I’ve realized I’m the curator of my own energy and if it doesn’t fit then I’m doing it. Something a lot of parents need to learn (especially us moms) is that NO is a complete sentence. Just no, that’s it. You don’t need to accommodate someone else’s situation or problem if it doesn’t fit with you. You don’t need to ramble off a laundry list of why you're saying no because you think it will soften the blow. If you don’t want to volunteer for yet another school function, if you don’t want to have a play date for your kid, or if you don’t want to spend your Saturday driving to multiple birthday parties you don’t have to. Mind-blowing, right? This goes to saying no to our kids too, which seems to be the opposite of what parents are told to do today. Many people were raised that they were told no first before they were even able to get the idea of what they were trying to communicate to their parents out of their mouths. And that can color how we parent because we don’t want our kiddos to feel the way we did then, but there is a balance. If my daughter wants to talk about dying her hair magenta I’ll hear her out (and probably help her do it). If she wants to talk about dating her crush that’s going to be a hard no and I’m going to tell her why it’s not appropriate at 10 years old. I’m not going to shoot down every idea, I listen to all of them. However, I will only give my complete attention and energy to the ones that are age appropriate, encourage skills or fosters a passion. I’m not stunting her growth as an individual when I tell her no and I don’t do it in a way that makes her feel bad about herself and I’m preparing her for a world where she will eventually hear no from others and I want to teach her how to deal with that.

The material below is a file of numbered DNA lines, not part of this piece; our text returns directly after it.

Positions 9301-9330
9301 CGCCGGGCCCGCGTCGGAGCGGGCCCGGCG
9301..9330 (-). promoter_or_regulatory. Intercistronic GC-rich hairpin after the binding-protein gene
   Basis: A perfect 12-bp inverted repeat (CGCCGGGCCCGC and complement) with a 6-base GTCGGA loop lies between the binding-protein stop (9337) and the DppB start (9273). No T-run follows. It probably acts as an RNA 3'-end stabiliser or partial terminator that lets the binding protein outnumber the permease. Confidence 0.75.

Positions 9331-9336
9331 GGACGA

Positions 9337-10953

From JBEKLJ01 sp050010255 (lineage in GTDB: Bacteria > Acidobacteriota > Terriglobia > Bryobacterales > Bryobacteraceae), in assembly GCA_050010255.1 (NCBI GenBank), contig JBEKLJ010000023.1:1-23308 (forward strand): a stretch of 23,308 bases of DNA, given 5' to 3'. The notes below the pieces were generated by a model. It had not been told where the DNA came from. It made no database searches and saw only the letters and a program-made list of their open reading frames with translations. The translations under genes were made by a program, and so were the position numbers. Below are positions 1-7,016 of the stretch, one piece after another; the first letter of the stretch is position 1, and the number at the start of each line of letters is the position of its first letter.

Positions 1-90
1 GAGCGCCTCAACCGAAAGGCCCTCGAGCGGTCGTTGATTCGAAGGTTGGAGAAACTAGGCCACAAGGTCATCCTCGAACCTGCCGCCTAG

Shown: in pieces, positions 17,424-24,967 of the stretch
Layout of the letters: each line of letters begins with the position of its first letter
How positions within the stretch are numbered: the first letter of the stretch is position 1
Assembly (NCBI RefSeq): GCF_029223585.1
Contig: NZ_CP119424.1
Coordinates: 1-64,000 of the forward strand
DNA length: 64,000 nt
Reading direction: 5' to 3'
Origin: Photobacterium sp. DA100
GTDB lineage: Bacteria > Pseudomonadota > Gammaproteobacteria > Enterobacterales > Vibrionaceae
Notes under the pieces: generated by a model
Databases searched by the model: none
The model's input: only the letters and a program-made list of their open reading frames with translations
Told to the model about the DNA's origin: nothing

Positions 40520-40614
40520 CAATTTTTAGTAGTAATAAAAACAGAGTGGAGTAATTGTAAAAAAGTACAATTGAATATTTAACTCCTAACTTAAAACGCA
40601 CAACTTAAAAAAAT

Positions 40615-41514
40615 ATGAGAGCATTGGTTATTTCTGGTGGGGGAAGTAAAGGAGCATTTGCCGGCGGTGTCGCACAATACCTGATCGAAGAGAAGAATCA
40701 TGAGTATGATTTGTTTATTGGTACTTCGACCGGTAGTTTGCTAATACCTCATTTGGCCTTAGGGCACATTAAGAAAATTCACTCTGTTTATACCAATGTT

This brings me to my next point: choose your battles, but be damn sure you're prepared for the ones you decide to go into. Whether it be with family, friends, coworkers, or other parents I’ve realized a few things. One is that not all battles are worth showing up to. Got that? You can decline an invitation to a fight and it will be ok. At 44 years old I am just too old to waste my energy and time on nonsense that won’t matter in 2 years from now and that doesn’t benefit anyone in a positive way. If I feel like someone is wasting my time I will politely excuse myself and walk away. My time and yours is way too precious to spend on things that don’t matter to us. Another thing I’ve realized is that if something isn’t sitting well with my soul then I’m going to go all into that fight, but I’m going to do it after I’ve weighed my options. Some things can get us fired up really quickly and later on, we can see that it probably wasn’t a fight worth having. But if something isn’t feeling right then don’t be afraid to stand up and say so with confidence. In today's climate, I think it’s more important than ever to show your children that you can disagree with someone and still be friends because we have other things in common. Heck, you can disagree with this whole blog and I can still respect you and be grateful that you took the time to read it. Even if our views differ it’s ok.
A big hot topic amongst parents is screen time. We get others opinions (your pediatrician, friend, mother in law....everyone’s!) about how much screen time is ok, if at all. I have friends who lose sleep over this subject sadly enough. Monitored and timed screen time will not deteriorate your child's brain. We are human beings and need a 15-minute break sometimes, so a little Baby Einstein isn’t the worst thing you can do. If you're using the TV to babysit your child and it’s interfering with their connection with you and their development then stop doing that. But a few minutes isn’t going to hurt, so relax.
What are some parenting myths you want to dispel? Connect with me on Facebook, Instagram, Twitter, or LinkedIn and let’s talk about how we can all encourage one another on this parenting journey!